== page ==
The Treasury's Office of Foreign Assets Control (OFAC) announced on Monday key amendments to the regulation of United States sanctions against Cuba, Iran and Sudan.

The new provisions give a blanket license for the export of "certain services and software incident to the exchange of personal communications over the Internet, such as instant messaging, chat and email, social networking, sharing of photos and movies, web browsing, and blogging, provided that such services are publicly available at no cost to the user."

This clarification is just what EFF called for last June, and will go a long way to allay concerns that online service providers based in the U.S. cannot offer their services in those countries. Previously, despite the well-known freedom-enhancing capabilities of services like Twitter and Facebook in repressive regimes like Iran, it was unclear whether those companies could even offer their services there without falling foul of the United State's broad prohibition on the export of goods and services to these regimes.

This was not a hypothetical concern: other services that were useful for dissidents to communicate and organize, like Microsoft, and Google's instant messaging clients had previously been blocked from being used in these very countries -- not by the repressive states, but by companies themselves, cautious of violating sanctions.

While the change in the letter of the law is clearly positive, perhaps just as important is the signal this sends about the administration's new guiding policy on global Internet freedom.

Previously, cautious companies, afraid of running afoul of OFAC, have frequently forbidden or blocked all use in sanctioned countries, even when the letter of the law did not require such draconian steps. You can see this institutionally paranoid language, and its inevitable results, in Bluehost's terms of service, which pre-emptively prohibits all citizens of sanctioned countries from even applying to use their hosting facilities (a policy which lead them to shamefully throwing innocent Zimbabwean activists off their service last year).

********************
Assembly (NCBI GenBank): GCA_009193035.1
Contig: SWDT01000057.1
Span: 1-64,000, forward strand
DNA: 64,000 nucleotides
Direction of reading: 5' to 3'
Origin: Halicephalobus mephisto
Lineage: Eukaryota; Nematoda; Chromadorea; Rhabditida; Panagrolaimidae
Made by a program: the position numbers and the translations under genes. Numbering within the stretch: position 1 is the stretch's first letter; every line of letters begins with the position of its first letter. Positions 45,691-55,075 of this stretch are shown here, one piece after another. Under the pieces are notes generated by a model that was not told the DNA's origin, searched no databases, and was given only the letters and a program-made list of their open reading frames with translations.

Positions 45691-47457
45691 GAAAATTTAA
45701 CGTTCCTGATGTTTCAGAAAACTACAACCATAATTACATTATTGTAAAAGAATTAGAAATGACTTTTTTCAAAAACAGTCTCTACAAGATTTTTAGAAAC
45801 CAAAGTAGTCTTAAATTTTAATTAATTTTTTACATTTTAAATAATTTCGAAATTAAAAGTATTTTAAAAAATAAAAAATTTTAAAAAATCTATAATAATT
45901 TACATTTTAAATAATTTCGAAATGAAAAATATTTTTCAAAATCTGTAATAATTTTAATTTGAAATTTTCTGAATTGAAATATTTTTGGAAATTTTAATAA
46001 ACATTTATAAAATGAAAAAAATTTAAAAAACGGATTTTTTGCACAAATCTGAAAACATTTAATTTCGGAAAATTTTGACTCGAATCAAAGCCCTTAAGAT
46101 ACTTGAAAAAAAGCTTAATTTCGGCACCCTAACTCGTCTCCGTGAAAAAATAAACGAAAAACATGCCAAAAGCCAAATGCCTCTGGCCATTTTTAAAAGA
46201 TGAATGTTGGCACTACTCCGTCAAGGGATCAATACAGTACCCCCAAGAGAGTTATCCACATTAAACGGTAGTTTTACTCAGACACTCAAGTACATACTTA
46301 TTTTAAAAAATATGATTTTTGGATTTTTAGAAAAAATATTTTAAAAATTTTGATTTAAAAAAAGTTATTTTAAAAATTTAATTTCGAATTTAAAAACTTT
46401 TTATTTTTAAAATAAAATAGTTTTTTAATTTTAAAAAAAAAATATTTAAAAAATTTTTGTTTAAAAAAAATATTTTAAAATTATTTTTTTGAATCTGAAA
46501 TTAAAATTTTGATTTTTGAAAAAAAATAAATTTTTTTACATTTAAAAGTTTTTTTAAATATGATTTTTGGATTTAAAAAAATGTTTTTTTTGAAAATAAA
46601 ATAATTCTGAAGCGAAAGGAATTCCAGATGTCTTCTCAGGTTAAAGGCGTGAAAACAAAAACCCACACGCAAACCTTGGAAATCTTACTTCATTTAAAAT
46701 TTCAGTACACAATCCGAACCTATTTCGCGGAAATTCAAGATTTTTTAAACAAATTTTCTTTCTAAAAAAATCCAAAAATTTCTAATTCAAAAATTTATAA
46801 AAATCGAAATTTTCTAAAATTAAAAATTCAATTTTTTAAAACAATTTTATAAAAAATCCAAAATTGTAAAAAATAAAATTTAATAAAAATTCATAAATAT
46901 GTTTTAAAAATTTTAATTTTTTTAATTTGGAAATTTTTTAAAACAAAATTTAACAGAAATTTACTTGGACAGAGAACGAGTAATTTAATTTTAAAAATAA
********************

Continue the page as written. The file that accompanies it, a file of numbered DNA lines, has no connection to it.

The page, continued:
Now we are moving (slowly) to a new, and better default, where technologists and their lawyers might assume that free Internet services that facilitate free expression and association need not be blocked pre-emptively for anyone, anywhere.

The Obama administration has shown with these changes that it would prefer to move toward that end. Have we got there yet? Is it what export law now says?

While we wait for export regulation experts to sweat the details, the answer is still far too hazy for comfort.  While the State and Treasury departments have fixed much that was wrong with Iranian, Cuban and Sudanese sanctions, there are still regulations on, for instance, Zimbabwe, Syria and North Korea for techies and their lawyers to worry about, and those sanctions still inhibit making software generally available. We also would like to see more clarity about collaborative software development locations, like Sourceforge.

We hope that this administration backs up these first steps with a continuing review of export rules, and pro-actively works to reassure Internet companies that they are free to build an open Internet for everyone, without expecting a knock on the door from their own government.